Addiction Awareness Scholarship Campaign 2020 - Addiction

Name: Alix Mer...
From: Elko, NV
School: Great Basin College
Votes: 0 Addiction Awareness Scholarship Campaign 2020 - Addiction

Addiction

Mejia 5

Alix Mejia

Addiction Awareness Scholarship

06 18 2020

Addiction Awareness Scholarship Campaign 2020 - Addiction

Addiction

Addiction is one of those words that can have a different effect on those who hear it. When one hears the word “addiction” it may sound different from those in many different walks of life. Addiction might sound like sex, drugs, gambling, our cell phones, etc. When I hear the word addiction, I associate it with my brother. My brother is 4 years older than me and was someone I once idolized. He had his own battle with addiction, but it had many lasting effects on me and my family as well.

My brother was very kind, funny, smart, and athletic. These are all things you would think make up a young man who had no problems in school, however, my brother has Asperger’s syndrome (AS). AS is “…a developmental disorder characterized by significant difficulties in social interaction and nonverbal communication…” (Brennan 2020) When my family and I moved to Nevada from Washington in 2008, my brother was the most affected by this. He had a group of friends that he was comfortable with and could interact with before we left, but that all changed when we moved. He had a really hard time adjusting, and making friends wasn’t easy. He was very involved in sports and did very well in them, but his teammates didn’t get along with him. They called him names, bullied him, and even went as far as physically assaulting him. My brother felt alone and was yearning for acceptance.

As the youngest sibling, I was always the one who sat back and observed. I saw my shy and socially awkward brother struggle with making friends. I also remember that when he finally did make friends, they weren’t the type you would want your brother hanging around. I started to notice when he would come home later and later at night, if at all. I remember my concerned mother sitting on the couch, watching tv, and her phone right next to her with the ringer on–waiting for a call that no mother should receive. I was there for all of the arguments between him and my mother. I shared my mother’s concern for her son, after all, he was my only brother.

It wasn’t until the day that I found my brother unconscious in the snow, face-first that I realized there was a real problem. I called for my mom and we both had to drag him to our front door. Once inside my mom began to ask him what he took that night, who he was hanging out with, and how he got home. My brother was slurring his words and his eyes were bloodshot and he kept saying “I’m fine. I’m fine. Don’t call the cops. Don’t take me to the hospital. I’m fine.” At that point I was crying and scared because I had never seen anyone act the way he did, I never wanted to see my brother in that state. I never wanted to see my mother begging her son to tell her what he took, she didn’t want to get him in any trouble, she just didn’t want her son to overdose and die. Those “friends” that my brother was hanging out with were the ones who took him home that night and opened their car door and dumped him in the middle of our driveway like a package, instead of a human being with a concerned family inside. They were also the ones who let my brother get behind the wheel while he was completely inebriated, resulting in him getting arrested for Driving Under the Influence.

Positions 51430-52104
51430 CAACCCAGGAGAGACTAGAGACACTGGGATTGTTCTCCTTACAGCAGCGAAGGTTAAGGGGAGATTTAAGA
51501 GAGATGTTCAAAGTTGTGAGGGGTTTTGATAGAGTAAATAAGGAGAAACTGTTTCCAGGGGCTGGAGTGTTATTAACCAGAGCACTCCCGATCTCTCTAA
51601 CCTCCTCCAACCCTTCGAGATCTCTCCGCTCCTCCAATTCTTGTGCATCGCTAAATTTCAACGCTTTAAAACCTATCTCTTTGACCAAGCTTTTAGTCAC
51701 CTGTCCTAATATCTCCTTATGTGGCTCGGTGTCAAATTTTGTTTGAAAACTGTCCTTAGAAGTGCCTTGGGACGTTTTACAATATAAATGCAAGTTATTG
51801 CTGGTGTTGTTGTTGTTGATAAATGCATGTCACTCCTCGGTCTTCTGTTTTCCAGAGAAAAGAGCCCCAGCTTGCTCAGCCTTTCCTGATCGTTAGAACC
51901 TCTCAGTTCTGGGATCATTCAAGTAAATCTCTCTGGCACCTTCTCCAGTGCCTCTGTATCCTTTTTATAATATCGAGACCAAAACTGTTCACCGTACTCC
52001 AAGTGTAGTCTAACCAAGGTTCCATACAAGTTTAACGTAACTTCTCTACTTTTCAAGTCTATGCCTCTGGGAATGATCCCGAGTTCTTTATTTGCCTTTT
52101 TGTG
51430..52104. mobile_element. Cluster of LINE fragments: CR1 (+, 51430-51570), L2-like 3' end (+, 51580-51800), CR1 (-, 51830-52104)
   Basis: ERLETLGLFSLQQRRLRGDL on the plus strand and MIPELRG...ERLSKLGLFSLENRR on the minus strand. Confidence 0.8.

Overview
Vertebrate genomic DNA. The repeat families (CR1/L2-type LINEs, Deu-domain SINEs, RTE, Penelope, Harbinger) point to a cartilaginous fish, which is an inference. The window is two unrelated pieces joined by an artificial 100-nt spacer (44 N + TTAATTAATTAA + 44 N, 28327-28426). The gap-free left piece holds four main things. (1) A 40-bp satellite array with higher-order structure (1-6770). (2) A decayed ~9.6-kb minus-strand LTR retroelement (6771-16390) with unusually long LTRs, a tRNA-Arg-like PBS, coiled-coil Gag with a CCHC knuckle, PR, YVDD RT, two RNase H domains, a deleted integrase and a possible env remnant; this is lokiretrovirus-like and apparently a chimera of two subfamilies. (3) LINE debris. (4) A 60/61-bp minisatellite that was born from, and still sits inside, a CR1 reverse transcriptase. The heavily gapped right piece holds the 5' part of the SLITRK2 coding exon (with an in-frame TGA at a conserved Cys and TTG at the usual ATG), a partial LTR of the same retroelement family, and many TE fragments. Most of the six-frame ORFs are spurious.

My brother went to jail for three days. That might not seem like a lot to some people and it might not seem like a big deal to most, but for me and my family, it was devastating. I come from a family that doesn’t see much addiction. My grandparents had their battles with addiction to alcohol, but my parents knew they needed to do better for their children. They consumed alcohol and smoked cigarettes, but that was the closest thing to substance abuse that I had encountered aside from tv or movies. I saw first hand what addiction could do to a family, and I didn’t like it.

My brother made his own choice to do drugs, he was the one who put them to his mouth and decided to do them. I think that he desperately wanted to be accepted and to belong somewhere, and he associated himself with the wrong crowd. There are millions of stories, just like my brothers around the world. There are kids out there who just want to fit in and be accepted by their peers. It starts off as something small, like staying out too late, smoking weed just to try it, or experimenting with other drugs. It spirals into a storm that you can’t contain. It ends up wiping out relationships and trust and has a detrimental effect on yourself and those around you. My brother thankfully learned his lesson and became sober after his time in jail. He realized that the people he surrounded himself with didn’t have his best interest at heart. I love and forgive my brother for the hardship that his addiction put my family through and I am proud to say that he overcame the odds and beat his addiction.

Citations

Brennan, Dan. “Asperger’s Syndrome: Symptoms, Tests, Diagnosis, and Treatment.” WebMD, WebMD, 2 June 2020, www.webmd.com/brain/autism/mental-health-aspergers-syndrome.

Johnson, Written by Jeff. “What Causes Drug Addiction?” Casa Palmera, 25 July 2019, casapalmera.com/blog/what-causes-drug-addiction/.


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Addiction Awareness Scholarship Campaign 2020 - Addiction
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